Six individuals, including two high school students, and the tireless volunteers of USC Verdugo Hills Hospital will be honored in a special April 16 ceremony at La Cañada’s Jet Propulsion Laboratory as recipients of this year’s Les Tupper Community Service Awards.
Presented by the La Cañada Flintridge Coordinating Council and named for the late Leslie C. Tupper, a former president of both the Coordinating Council and the La Cañada school board, the awards recognize La Cañada residents who have demonstrated long-term and broad-based volunteer service to the local community outside of their job duties.
Recipients this year include: La Cañada Flintridge City Councilman and former Mayor Mike Davitt; La Cañada Unified school board member Ellen Multari; longtime educational supporter Soo Kim Choi; Miss La Cañada Flintridge Royal Court adviser Katherine Markgraf; La Cañada High School senior Naomi Stephen; and Flintridge Preparatory School junior Courtney Johnson.
Tom Hoffman — a JPL project manager for the InSight mission, which will launch a rocket to Mars from the California coast on May 5 — will be the featured keynote speaker at this year’s ceremony at JPL’s von Karman Auditorium.
Before his 2011 arrival to the La Cañada City Council, where he served two terms as mayor, Davitt served on the Planning Commission for eight years. He is president of the California Contract Cities Assn., which represents 7 million residents in 70 member cities, and serves on the boards of the Glendale Community College Foundation and the Crescenta Valley Sheriff’s Support Group.
“A good part of the fabric of a community is giving back,” he said Tuesday. “My folks were always willing to give back to their community and their church, so we learned from them.”
Davitt was recently named president of the LCF Tournament of Roses Assn. The father of four has also coached football and basketball and was a Boy Scout leader for two years.
Multari immediately got involved serving La Cañada schools after moving to the city with her husband and three children in 2007, becoming financial secretary for Palm Crest Elementary School’s PTA and serving on the school’s site council. As her children grew, she became publicity chairman for the La Cañada High School 7/8 PTA Spring Home Tour and a PTA auditor. Multari has also been director of the La Cañada Flintridge Educational Foundation and served as its publicity chair.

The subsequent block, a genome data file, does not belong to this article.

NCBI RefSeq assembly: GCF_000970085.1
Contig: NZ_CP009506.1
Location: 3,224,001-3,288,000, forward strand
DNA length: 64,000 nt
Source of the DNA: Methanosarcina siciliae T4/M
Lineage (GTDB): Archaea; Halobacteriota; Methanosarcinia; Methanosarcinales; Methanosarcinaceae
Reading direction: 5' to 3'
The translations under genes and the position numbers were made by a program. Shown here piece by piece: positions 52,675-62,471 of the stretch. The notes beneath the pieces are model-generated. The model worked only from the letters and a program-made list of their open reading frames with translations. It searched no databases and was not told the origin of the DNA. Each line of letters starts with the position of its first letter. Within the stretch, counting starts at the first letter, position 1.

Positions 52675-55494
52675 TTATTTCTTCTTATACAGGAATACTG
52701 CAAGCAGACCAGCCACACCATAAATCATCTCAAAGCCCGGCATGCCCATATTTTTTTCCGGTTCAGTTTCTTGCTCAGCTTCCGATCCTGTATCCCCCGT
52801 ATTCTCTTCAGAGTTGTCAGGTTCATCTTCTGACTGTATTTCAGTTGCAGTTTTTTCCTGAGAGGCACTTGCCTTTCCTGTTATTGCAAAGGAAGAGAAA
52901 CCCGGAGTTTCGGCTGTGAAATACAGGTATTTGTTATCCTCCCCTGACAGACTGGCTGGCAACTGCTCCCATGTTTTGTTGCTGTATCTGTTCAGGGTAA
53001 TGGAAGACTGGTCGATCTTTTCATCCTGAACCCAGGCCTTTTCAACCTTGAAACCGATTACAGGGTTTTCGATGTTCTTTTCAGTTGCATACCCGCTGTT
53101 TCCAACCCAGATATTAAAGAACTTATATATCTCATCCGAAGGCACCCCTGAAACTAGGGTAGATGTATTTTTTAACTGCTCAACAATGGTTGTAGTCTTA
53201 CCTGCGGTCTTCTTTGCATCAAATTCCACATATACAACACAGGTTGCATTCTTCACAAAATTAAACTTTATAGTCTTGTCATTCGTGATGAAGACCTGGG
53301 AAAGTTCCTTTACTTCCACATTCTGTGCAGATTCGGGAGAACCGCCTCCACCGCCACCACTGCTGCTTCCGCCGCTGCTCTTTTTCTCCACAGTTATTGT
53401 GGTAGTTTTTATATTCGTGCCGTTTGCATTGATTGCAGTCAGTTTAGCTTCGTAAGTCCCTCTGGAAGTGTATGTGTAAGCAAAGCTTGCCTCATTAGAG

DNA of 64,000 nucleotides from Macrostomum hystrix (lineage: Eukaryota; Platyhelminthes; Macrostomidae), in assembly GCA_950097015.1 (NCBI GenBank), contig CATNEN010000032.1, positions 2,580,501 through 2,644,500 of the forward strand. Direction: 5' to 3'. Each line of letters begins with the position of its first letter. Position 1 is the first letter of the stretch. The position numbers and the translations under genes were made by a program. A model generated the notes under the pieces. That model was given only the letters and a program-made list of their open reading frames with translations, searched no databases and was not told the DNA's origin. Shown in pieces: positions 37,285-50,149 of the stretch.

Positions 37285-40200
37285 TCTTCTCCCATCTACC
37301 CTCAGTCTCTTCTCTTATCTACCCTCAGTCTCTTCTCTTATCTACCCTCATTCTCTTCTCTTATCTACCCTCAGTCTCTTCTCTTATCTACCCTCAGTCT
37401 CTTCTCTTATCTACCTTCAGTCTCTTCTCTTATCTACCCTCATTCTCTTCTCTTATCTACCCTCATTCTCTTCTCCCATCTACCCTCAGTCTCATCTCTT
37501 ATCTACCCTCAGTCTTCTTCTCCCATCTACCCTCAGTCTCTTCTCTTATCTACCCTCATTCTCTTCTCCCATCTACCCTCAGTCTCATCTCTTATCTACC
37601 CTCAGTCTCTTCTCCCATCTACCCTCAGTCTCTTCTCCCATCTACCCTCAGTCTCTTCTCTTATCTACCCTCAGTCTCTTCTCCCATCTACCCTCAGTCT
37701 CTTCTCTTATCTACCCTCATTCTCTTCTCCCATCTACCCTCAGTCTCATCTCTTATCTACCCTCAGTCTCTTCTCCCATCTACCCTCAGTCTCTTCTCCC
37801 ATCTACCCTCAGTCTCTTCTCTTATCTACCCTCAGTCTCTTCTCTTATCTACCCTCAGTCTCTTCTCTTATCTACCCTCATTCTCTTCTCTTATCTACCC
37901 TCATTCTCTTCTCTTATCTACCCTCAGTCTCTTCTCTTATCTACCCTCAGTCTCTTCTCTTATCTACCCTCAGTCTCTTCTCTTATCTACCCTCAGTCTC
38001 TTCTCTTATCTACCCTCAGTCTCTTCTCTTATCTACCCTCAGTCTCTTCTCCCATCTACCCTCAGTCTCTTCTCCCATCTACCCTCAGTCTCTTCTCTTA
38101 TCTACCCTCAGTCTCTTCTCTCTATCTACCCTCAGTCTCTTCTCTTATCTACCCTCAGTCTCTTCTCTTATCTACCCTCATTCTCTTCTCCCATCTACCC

In her seven years on La Cañada’s school board, including a stint as president in 2014, she’s helped steer the district through passage of a parcel tax and a school bond and has overseen issues related to student safety, well-being and adoption of districtwide Common Core standards.
Choi moved to La Cañada as a high school freshman, graduating in La Cañada High’s Class of 1989. In 2010, she moved back with her husband and two sons and jumped into volunteerism, serving as a Paradise Canyon Elementary School art docent and coordinating the LCHS Alumni Assn.’s inaugural alumni breakfast. She also helped organize the “Challenge Success: Building Your Path” conference for high school students and has been a member of the Flintridge Guild of Children’s Hospital since 2014, serving as sponsorship chair for two years.
Choi was gala chair for the La Cañada Flintridge Educational Foundation and started a Korean-American Parents mixer which raised $50,000. She rallied local Korean American parents in support of the district’s Measure LC parcel tax, ensuring Korean language ballots were available. She was also fundraising chair for the “Yes on LCF” bond campaign.